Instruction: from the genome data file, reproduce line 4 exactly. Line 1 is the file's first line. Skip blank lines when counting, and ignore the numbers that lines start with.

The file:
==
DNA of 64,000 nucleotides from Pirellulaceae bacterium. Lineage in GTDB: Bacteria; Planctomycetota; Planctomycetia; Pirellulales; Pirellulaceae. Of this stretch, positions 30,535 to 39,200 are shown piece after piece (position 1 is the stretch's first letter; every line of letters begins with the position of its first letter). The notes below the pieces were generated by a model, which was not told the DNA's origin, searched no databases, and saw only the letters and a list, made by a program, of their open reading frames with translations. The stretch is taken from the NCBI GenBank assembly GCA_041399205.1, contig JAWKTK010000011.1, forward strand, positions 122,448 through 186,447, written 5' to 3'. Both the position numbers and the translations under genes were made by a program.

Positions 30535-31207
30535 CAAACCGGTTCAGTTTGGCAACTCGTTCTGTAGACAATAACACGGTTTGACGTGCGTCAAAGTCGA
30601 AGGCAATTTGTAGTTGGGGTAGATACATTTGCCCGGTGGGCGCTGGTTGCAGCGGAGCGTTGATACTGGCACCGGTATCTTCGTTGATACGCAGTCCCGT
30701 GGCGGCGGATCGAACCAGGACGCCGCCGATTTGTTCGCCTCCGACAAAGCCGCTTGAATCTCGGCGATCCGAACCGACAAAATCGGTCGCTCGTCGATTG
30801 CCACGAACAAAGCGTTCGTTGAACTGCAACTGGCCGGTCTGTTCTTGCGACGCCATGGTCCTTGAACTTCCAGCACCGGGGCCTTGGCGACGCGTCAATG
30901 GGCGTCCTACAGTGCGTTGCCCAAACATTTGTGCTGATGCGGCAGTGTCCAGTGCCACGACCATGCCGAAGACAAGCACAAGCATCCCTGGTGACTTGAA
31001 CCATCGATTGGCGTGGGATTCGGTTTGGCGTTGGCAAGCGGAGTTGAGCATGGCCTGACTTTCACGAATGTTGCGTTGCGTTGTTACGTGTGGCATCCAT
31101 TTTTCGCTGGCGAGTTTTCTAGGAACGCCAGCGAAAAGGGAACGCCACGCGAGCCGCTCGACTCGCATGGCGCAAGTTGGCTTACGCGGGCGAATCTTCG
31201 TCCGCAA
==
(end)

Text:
30601 AGGCAATTTGTAGTTGGGGTAGATACATTTGCCCGGTGGGCGCTGGTTGCAGCGGAGCGTTGATACTGGCACCGGTATCTTCGTTGATACGCAGTCCCGT